McArdle on Wilson

James McArdle, local photographer, writer and CAM guide writes on a remarkable exhibition, Electrical Ecologies, by local artist Felix Wilson. Electrical Ecologies is now showing in the Sinclair Gallery, until Sunday 6 December.

Felix Wilson, Electrical Ecologies, 2021, installation view. Images supplied.

As I walked into the Sinclair Gallery, the walls were studded with nuggets; not those of our district - the golden - but jet black, a very different mineral, from far in the Australian Alps.

Aware that electricity and water are a lethal mix, we accept hydropower as the exception. Yet, with Electrical Ecologies, Felix Wilson prompts a rethink. Imagine him preparing at home for his 2019 residency at the Kiewa Hydroelectric Scheme, charging his camera battery and flash unit from the mains and knowing that his destination was also that of the current he was tapping into, the second-largest hydro-electric generator in mainland Australia after the Snowy Mountains Scheme. During my childhood it was a source of national pride; I remember making a school project, a 3D map in cardboard, drinking-straws and papier-maché of the pipelines, power stations and mountainous terrain across which much later, in my teenage years, I hiked.

Constructed between 1938 and 1961 by the State Electricity Commission and privatised in the 1990s, the Kiewa Hydroelectric Scheme is wholly owned by AGL Energy against which Environment Victoria recently launched legal action. The country’s largest carbon emitter, AGL Energy also owns Loy Yang, a brown coal-fired thermal power station located 170km from Melbourne and casting a pall over Traralgon. AGL stands accused of air pollution and of adding to the climate crisis in the first case to test Victoria’s climate change laws.

Wilson's book Nocturnal Ecologies, released in 2019, discovers the connection — electrical and ecological — between the artificially-lit urban habitat of Melbourne and the generation of the power that illuminates the nocturnal world of the birds, possums, bats and insects in suburban streets and gardens.

Wilson is concerned with visualising interrelations across ecologies and geological time with the present global environmental crisis. Rather than make a bold political protest, he invites, through a figurative drawing together of imagery industrial and organic, a personal realisation by his audience: brown coal, formed from vegetation that grew more than 25 million years ago, is what actually lights our city. Wilson sets fossils of creatures found during the mining process against those now living under the stress of invasive artificial illumination that extends daylight through the 'night'.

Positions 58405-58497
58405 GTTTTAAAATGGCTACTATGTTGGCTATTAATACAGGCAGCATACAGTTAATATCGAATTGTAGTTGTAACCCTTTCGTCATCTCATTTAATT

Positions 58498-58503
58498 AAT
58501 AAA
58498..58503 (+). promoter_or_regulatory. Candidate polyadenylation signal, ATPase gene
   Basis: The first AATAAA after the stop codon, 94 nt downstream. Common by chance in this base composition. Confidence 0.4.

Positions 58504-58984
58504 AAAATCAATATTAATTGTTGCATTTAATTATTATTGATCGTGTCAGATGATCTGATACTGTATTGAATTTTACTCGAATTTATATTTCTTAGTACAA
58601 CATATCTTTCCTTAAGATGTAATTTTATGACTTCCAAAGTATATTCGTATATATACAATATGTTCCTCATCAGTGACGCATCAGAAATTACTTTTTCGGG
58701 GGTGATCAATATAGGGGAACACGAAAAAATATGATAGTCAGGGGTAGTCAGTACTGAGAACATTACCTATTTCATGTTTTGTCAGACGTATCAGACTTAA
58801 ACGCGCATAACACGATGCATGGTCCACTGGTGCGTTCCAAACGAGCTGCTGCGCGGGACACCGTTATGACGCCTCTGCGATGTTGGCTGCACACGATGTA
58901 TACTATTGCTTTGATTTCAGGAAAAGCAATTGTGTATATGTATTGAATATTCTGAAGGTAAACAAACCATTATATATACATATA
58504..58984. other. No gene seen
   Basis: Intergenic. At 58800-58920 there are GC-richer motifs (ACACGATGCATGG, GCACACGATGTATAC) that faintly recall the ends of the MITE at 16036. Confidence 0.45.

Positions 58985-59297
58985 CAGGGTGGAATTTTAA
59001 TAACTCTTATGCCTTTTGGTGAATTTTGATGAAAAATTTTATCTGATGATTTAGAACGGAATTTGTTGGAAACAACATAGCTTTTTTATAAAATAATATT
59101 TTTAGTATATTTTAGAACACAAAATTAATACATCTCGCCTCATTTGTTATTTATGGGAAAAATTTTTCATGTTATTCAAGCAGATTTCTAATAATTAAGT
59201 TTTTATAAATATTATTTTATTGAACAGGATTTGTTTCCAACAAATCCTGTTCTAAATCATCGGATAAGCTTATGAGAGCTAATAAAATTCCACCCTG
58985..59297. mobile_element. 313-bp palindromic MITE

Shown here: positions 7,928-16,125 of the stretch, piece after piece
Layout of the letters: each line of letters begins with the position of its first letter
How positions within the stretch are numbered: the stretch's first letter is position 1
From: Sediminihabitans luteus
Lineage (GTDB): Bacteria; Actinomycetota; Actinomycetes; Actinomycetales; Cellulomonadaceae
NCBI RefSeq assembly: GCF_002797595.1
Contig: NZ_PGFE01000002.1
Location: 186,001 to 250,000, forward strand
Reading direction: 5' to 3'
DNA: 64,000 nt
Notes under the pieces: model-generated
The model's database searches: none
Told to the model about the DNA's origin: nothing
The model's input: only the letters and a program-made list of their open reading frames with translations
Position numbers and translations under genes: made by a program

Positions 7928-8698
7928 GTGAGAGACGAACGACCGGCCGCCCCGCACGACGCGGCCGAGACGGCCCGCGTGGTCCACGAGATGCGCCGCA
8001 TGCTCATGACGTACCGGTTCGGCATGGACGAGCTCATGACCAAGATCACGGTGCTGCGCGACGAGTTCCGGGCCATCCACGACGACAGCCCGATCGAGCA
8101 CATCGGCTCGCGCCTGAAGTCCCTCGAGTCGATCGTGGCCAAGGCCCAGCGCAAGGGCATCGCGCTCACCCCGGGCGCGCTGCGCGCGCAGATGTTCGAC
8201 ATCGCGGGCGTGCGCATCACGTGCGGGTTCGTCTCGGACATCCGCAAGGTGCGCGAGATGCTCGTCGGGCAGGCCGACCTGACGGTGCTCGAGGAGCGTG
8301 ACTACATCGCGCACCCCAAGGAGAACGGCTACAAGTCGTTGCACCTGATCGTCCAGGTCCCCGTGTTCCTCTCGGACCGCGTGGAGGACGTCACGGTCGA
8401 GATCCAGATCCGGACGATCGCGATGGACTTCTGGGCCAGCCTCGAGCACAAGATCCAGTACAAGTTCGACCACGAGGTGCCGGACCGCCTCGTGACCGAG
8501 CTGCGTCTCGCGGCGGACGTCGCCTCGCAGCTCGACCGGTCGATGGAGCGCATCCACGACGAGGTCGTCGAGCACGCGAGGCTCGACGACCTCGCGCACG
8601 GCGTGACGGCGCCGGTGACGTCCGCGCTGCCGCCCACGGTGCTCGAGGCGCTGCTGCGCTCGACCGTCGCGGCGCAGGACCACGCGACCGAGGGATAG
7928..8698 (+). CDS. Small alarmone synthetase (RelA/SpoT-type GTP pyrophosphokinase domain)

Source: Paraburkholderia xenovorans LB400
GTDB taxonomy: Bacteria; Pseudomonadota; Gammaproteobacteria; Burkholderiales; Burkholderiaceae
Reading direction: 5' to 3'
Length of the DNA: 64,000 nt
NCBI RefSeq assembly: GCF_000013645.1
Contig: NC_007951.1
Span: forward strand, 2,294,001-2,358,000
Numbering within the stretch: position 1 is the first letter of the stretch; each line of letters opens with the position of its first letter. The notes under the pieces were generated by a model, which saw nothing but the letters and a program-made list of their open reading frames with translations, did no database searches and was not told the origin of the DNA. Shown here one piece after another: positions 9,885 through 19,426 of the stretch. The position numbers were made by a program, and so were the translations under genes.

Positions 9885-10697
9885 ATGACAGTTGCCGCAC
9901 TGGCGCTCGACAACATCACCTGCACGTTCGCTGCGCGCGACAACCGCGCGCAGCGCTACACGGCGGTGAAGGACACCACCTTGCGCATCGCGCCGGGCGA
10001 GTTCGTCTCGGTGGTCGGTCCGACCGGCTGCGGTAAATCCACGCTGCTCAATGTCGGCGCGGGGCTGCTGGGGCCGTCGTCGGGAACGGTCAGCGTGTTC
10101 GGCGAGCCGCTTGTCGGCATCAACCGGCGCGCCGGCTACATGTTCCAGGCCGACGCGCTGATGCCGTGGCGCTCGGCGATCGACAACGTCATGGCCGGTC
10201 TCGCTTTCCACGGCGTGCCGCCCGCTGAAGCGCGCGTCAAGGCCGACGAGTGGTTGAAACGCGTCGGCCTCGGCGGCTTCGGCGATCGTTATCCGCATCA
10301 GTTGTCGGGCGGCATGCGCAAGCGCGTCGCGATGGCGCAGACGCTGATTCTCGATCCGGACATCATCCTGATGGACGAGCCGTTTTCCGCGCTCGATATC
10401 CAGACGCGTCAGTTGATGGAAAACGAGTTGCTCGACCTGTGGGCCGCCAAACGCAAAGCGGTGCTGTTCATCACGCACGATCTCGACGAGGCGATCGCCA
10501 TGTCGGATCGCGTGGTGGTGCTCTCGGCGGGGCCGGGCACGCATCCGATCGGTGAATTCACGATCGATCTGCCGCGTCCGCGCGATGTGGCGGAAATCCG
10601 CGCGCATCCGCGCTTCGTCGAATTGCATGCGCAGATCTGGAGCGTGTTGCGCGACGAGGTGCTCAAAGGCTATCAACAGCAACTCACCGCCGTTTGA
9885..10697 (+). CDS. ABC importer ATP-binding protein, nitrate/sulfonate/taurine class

Felix Wilson, Electrical Ecologies, 2021, installation view. Images supplied.

Electrical Ecologies developed during Wilson's residency at Bogong Centre for Sound Culture, in the mountain village constructed for the hydro workers. He brought back pictures but also samples of the rubble of tunnelling works at West Kiewa Power station. These coal-black stones now serve as shelf brackets for his small digital prints under the skylit Sinclair Gallery.

The power of this combination is that it sets the fragile, momentary products of his photography — prints that warp and curve as they rest against the wall — on geological fragments from the deep past that will outlive this purpose, and us, by eons. Each image is flash-lit, accenting this temporal disparity. The effect is to render the night environment in which Wilson worked an inky black; and ink it is, since these are digitally printed. This is a blackness that is a matte, light-absorbent accumulation of pigment. It is a surface effect that cannot be rendered in the embedded and darkened silver of a chemical bromide print emulsion; it does not look photographic to an eye trained in the older technology. Like the curling prints however, this super-saturated black, so close in density to the adamantine stone, proves instrumentally and eloquently appropriate to the photographer's intention.

In addition, harsh on-camera flash projects the industrial objects from this blank abyss so that they seem to stand proud on their stone supports. Alternatively, the caverns drilled through mountains to channel water are rendered fathomless as their furthest depths are unreached by the brief zap of the strobe.

Felix Wilson, Electrical Ecologies, 2021, installation view. Images supplied.

Turned on, the driving force of power production that courses through, under and over the mountain steeps, the brief blitz of fulminating flash turns the water to stone. The effect is concreted by this means of display on metamorphic rubble with its inclusions of quartz. Furthermore, the relativity of electrically-generated light to dark rock mined from sunless depths makes one's apprehension of human time, within universal, profound.

An impression of what would be, but for the intrusion of this feat of geological engineering - a rare wilderness - is reinforced in Wilson's work.

As a volunteer gallery guide I look forward to the conversations with visitors that Wilson's interconnected image-complex invites.

James McArdle
November 2021

James McArdle

Photographer James McArdle has practiced professionally and artistically for 55 years, taught art and photography from 1976, and was head of the School of Art and Design at La Trobe University, Bendigo before joining Deakin as Assoc. Professor. He writes on and reviews photography for various publications. Living in Castlemaine district since 1988 he was Shire President of Newstead Shire, and is a member of the Art Support Group at Castlemaine Secondary College and Life Member of CAM.

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